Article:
In the short film by Amanda Zackem, Chris Hedges discusses the fragility of modern societies and how people tend to be emotionally incapable of understanding or confronting collapse, even when it’s staring them in the face. He draws on his experiences living in totalitarian societies like East Germany and Serbia to illustrate how these systems work and the dark emotions they evoke.
Chris Hedges argues that the illusion of hope and optimism, fueled by the cult of the self and the worship of power and money, has actually become a form of fantasy and is leading us towards disaster. Hedges contends that critical thinking and the study of the humanities are essential for teaching people to think critically and challenge assumptions, and that historical amnesia perpetuated by popular culture is another tool used by totalitarian systems to keep people in the dark about their problems.
Chris Hedges then discusses the dangers of unchecked capitalism and its impact on society. He argues that capitalism exploits everything, turning human beings, the natural world, and even the environment into commodities to be exploited until exhaustion. Hedges contends that the forces of capitalism, including corporate socialism, are responsible for the decay of states and the enslavement of vulnerable populations. He advocates for a greater emphasis on values that are rooted in community, empathy, and a sense of purpose, rather than consumerism and hedonism.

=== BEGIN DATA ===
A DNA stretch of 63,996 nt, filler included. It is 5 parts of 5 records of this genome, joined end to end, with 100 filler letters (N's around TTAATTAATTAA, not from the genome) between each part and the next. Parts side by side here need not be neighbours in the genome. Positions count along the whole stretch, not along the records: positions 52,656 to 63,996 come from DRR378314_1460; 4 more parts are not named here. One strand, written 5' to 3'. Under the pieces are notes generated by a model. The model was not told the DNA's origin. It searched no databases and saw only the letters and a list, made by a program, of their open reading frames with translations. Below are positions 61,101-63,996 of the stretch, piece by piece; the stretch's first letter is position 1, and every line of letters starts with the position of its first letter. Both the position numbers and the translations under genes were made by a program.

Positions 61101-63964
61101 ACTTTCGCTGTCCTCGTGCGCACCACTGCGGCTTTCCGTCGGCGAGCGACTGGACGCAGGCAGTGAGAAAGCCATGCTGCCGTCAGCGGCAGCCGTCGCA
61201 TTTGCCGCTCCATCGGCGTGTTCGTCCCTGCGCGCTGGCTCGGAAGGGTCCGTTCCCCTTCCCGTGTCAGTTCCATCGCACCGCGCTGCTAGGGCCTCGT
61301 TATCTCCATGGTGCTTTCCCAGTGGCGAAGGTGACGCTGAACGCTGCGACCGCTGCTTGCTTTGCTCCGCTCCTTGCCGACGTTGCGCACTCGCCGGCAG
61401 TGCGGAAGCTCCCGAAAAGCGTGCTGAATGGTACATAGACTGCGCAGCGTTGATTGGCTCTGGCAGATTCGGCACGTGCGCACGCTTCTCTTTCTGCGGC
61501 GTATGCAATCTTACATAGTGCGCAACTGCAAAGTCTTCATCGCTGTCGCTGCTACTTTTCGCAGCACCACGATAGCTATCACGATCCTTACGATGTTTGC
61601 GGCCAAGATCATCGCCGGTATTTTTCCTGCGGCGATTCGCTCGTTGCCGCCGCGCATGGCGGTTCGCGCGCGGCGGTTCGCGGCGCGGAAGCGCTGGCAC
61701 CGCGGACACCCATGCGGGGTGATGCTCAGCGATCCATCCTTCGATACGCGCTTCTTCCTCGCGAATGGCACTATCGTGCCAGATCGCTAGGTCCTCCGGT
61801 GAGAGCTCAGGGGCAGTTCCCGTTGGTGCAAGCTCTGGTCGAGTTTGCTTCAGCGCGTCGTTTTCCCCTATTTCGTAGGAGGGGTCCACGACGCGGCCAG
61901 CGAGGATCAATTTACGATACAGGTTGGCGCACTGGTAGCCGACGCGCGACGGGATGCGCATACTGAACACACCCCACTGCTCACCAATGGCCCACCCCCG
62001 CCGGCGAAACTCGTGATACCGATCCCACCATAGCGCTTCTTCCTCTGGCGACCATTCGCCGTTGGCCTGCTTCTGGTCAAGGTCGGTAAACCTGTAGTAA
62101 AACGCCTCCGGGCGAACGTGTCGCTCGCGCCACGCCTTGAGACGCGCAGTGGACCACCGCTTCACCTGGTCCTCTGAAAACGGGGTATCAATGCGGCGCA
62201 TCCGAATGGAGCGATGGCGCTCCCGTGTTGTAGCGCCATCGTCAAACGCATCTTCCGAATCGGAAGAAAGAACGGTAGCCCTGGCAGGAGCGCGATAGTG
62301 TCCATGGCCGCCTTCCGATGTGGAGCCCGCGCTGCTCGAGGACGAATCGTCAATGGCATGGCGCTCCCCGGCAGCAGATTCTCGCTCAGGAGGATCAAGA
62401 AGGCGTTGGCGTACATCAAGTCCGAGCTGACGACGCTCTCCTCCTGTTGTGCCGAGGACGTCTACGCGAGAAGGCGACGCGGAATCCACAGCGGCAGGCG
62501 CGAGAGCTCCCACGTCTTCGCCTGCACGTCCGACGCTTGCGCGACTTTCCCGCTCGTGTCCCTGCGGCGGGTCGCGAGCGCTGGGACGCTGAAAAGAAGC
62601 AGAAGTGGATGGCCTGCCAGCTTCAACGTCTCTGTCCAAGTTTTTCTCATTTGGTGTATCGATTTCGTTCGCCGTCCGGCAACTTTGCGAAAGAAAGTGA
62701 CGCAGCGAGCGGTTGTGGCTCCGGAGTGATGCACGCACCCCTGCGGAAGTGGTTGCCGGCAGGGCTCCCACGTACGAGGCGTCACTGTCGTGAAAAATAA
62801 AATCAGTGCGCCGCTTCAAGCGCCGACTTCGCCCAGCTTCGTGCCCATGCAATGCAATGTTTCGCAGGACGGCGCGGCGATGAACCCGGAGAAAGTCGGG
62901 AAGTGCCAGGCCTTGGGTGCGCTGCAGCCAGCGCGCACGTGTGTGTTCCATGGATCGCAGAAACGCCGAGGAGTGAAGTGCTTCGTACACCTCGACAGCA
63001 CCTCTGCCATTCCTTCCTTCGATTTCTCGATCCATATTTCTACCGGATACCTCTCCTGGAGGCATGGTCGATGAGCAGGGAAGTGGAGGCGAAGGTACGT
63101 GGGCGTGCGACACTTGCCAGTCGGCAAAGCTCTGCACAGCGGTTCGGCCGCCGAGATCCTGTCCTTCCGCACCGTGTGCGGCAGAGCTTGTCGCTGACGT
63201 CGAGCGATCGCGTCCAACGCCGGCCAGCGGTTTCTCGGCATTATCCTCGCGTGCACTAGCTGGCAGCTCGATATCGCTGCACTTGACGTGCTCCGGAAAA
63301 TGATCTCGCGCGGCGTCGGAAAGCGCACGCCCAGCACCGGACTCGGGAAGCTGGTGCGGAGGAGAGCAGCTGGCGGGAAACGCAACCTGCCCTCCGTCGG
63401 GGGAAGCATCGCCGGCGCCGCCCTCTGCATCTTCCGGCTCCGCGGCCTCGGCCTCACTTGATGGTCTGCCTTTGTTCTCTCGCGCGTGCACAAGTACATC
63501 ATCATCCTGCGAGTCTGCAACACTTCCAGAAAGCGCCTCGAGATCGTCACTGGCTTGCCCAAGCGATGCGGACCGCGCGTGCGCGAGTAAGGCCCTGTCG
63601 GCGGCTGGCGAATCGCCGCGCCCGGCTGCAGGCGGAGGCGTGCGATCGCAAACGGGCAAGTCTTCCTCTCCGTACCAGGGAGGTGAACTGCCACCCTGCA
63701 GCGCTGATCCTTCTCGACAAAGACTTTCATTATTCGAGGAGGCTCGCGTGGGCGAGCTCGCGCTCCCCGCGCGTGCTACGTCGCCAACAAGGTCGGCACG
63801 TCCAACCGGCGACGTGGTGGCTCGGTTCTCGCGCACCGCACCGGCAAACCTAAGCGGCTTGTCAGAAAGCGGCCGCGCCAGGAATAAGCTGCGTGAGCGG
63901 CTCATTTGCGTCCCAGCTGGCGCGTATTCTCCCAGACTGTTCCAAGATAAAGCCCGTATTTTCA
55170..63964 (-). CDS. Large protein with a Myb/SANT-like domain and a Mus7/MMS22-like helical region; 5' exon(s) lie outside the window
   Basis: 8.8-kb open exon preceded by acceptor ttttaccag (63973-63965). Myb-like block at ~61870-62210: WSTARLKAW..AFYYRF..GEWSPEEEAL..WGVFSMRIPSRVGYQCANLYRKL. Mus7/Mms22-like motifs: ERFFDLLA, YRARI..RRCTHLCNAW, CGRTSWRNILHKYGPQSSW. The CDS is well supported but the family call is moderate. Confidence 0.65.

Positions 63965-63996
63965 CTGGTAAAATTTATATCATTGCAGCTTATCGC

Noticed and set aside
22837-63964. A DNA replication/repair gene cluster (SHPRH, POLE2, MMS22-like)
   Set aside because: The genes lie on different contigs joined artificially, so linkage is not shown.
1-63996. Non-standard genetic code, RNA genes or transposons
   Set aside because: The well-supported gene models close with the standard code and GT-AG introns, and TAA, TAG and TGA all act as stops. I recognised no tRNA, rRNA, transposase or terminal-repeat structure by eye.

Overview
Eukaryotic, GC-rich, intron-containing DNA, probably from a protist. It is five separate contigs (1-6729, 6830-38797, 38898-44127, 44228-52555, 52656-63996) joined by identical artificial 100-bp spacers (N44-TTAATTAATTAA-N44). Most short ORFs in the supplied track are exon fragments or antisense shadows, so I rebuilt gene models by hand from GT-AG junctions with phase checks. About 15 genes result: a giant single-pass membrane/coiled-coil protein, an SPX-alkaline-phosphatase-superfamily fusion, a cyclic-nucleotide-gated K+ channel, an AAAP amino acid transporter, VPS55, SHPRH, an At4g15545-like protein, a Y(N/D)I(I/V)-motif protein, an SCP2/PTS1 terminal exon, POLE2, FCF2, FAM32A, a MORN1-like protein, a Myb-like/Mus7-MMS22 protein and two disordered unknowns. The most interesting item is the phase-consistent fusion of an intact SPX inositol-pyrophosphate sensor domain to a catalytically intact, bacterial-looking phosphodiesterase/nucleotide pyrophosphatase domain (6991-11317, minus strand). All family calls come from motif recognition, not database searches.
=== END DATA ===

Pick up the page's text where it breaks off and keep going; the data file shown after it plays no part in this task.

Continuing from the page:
At the end, Chris Hedges discusses the importance of self-sacrifice and service in achieving a life of fulfillment. He argues that community is essential for personal growth and development, but it also comes with a sense of anxiety and responsibility. Hedges believes that consumer society magnifies this anxiety, pushing individuals into destructive behaviors.
He also talks about the dangers of totalitarianism and the corporate state’s total control over society. Hedges believes that popular culture has replaced real culture and that the corporate state seeks to eradicate the forces that remind us of our humanity. Hedges urges individuals to make a decision about whether they want a life that means something or continue to seek hedonistic pleasures.